- A major boost for vehicle crashworthiness began in 1978, when NHTSA for the first time anywhere in the world made comparative safety test information available to the public. Automakers began to improve vehicles beyond the basic standards to satisfy consumer demand and allay concerns about poor performance.
How important have these improvements in crashworthiness been? As part of IIHS’s 50th anniversary celebration, we crashed 2 vehicles head on, both going at 40 mph. The cars were a 1959 Chevrolet Bel Air and a 2009 Chevrolet Malibu. Many of the test witnesses thought the much larger and somewhat heavier Bel Air would demolish the smaller Malibu. The opposite was the case. The unbelted driver dummy in the Bel Air was struck by an intruding steering wheel as the occupant compartment collapsed around him. At the same time, the restrained driver of the Malibu experienced relatively benign forces as the frontal structure collapsed in a controlled manner, largely preserving the occupant compartment intact.
Where do we go from here?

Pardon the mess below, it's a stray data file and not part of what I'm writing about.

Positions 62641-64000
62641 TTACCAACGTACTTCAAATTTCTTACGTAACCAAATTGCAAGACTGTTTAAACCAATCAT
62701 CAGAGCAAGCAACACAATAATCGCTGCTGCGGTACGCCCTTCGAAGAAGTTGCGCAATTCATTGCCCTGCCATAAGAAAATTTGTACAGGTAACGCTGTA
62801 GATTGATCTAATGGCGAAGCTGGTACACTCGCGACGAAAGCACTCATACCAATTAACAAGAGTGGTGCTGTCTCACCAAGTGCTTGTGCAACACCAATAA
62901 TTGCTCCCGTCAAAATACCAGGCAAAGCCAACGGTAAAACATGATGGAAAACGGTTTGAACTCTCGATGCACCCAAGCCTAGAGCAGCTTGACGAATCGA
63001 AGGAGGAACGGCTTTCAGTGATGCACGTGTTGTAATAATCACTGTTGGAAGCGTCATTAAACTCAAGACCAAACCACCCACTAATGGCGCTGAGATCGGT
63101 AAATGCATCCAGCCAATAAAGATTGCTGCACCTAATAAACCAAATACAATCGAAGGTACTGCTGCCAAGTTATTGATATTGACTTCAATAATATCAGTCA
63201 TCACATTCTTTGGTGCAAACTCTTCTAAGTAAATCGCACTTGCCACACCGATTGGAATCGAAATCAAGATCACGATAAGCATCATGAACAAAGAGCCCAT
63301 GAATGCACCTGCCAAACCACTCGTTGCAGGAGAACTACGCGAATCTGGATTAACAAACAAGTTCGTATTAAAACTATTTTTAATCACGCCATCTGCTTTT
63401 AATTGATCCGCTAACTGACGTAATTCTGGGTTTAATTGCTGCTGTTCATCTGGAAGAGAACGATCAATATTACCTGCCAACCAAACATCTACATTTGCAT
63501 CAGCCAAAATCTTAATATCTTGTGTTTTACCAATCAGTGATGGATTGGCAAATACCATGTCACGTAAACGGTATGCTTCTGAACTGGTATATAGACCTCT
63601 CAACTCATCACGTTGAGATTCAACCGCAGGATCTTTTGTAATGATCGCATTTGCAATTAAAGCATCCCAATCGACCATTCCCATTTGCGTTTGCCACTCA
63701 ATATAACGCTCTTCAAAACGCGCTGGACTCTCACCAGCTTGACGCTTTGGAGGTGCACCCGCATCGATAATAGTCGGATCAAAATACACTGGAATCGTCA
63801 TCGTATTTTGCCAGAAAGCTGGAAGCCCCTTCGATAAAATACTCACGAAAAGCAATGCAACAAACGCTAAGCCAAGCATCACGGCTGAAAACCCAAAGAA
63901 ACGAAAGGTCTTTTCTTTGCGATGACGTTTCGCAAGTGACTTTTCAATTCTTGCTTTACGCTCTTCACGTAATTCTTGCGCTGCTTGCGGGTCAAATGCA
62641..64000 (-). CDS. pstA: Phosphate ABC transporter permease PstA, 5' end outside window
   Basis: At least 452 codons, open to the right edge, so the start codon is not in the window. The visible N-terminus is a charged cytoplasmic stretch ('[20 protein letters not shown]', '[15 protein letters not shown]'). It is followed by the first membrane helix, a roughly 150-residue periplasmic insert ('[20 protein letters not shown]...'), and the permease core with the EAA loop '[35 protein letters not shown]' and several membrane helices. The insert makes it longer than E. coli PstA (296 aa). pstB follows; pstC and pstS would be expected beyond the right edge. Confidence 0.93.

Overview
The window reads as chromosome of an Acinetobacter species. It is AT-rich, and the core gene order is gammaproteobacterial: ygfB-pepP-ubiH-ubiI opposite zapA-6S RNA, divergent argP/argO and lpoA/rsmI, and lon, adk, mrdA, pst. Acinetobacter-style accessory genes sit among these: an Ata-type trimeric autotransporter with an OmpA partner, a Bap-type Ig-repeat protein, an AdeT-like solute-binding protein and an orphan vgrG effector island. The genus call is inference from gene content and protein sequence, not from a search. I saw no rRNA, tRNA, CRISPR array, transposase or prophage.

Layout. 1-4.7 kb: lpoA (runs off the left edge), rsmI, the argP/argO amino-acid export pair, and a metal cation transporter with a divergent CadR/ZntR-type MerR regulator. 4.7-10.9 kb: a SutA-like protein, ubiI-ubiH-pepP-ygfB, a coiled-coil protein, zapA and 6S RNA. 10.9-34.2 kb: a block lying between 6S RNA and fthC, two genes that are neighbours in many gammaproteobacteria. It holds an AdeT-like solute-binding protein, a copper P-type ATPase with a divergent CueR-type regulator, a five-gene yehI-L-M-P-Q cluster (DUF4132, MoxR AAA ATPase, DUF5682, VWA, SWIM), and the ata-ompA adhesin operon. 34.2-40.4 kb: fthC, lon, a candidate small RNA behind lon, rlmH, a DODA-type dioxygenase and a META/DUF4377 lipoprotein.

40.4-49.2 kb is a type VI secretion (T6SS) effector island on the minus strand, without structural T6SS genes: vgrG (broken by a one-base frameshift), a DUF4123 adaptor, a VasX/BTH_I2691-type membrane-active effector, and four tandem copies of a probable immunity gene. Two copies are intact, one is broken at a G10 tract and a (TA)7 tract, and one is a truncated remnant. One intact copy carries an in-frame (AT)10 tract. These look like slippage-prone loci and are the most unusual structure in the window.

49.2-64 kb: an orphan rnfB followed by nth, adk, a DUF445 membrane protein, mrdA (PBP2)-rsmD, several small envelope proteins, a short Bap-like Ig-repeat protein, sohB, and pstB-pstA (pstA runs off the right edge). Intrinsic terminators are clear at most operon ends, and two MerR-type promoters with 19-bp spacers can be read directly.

Much of the crashworthiness improvement has been accomplished through new technology and understanding of vehicle structure. There is a growing array of technological innovations — electronic controls and sensors — that allow all sorts of new possibilities for helping drivers avoid crashes. Forward collision warning, lane-keeping and side-view assist, turn-by-turn navigation, and adaptive headlamps already are on vehicles. In addition, a lot of work is going into vehicle-to-vehicle and vehicle-to-infrastructure communications. I am sure all in this audience are aware of the Google autonomous car as well.
New technology also could help with alcohol-impaired driving. DADSS, a partnership of the federal government and automakers, is a 5-year initiative to develop new alcohol detection systems that ultimately could prevent drivers above the legal limit from operating their vehicles and endangering others.
Clearly, the potential of crash avoidance systems is large, and we are beginning to see data indicating that some are working.